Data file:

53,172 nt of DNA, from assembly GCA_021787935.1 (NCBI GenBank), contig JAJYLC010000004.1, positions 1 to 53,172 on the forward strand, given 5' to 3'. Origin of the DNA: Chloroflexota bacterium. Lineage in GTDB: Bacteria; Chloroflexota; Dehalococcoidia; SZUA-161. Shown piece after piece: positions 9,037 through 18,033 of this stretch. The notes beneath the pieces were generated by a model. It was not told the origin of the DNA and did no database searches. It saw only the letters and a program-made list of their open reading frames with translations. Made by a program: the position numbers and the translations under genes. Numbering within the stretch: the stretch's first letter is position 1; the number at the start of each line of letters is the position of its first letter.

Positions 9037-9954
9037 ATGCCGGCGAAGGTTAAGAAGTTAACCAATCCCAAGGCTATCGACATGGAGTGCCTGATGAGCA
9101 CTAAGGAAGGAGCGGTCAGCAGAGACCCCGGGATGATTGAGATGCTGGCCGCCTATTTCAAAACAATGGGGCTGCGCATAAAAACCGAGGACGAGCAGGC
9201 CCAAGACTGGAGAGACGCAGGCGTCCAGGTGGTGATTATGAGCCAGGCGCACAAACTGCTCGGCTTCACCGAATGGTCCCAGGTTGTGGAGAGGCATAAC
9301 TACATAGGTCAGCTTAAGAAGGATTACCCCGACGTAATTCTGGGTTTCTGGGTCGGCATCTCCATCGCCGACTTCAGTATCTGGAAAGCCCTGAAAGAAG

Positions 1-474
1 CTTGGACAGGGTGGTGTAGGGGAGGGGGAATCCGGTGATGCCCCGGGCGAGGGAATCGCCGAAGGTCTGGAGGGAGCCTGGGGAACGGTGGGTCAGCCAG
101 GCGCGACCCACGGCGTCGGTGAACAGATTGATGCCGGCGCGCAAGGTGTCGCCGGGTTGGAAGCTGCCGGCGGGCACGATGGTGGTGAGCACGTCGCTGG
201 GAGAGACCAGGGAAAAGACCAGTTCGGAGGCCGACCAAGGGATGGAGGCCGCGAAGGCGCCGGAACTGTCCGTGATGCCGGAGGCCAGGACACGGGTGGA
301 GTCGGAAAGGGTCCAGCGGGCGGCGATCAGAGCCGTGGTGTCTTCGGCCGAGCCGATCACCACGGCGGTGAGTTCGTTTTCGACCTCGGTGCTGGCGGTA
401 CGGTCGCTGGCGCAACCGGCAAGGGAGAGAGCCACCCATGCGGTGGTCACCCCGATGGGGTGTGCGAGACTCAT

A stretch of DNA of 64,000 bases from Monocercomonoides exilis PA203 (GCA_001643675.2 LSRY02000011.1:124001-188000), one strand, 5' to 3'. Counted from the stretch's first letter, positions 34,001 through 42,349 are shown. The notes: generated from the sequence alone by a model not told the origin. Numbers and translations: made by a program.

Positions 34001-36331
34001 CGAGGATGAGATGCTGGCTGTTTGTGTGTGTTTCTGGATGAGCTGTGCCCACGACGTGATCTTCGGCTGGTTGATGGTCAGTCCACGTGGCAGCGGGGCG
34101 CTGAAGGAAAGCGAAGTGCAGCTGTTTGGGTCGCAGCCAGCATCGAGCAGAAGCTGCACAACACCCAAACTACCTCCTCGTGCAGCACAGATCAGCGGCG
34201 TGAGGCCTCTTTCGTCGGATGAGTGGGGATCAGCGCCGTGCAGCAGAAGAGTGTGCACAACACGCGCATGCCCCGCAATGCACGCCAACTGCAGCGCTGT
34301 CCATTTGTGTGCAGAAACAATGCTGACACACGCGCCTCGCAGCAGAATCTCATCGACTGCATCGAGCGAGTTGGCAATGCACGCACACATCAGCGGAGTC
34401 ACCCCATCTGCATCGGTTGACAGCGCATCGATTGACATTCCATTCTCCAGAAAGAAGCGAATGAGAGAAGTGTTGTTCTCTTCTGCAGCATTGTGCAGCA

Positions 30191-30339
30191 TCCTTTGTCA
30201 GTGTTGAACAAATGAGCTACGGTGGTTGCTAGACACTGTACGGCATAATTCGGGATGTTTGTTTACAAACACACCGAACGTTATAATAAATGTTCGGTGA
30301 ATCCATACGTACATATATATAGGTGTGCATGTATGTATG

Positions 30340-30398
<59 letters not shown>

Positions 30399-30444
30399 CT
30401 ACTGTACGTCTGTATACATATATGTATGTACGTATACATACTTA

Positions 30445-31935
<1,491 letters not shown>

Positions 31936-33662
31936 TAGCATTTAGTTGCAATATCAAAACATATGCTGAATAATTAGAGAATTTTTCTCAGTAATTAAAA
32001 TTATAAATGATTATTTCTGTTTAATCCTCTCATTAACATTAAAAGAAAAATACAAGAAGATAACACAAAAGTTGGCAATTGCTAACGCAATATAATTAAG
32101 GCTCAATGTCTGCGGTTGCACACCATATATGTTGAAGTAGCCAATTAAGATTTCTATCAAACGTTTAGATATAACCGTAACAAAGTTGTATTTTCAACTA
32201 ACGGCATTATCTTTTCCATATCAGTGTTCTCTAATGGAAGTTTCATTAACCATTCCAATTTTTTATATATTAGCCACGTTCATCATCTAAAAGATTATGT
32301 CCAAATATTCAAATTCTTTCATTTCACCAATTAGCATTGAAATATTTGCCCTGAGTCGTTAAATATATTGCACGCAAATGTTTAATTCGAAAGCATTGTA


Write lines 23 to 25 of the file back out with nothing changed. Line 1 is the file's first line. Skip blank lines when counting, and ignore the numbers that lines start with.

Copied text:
30301 ATCCATACGTACATATATATAGGTGTGCATGTATGTATG

Positions 30340-30398
<59 letters not shown>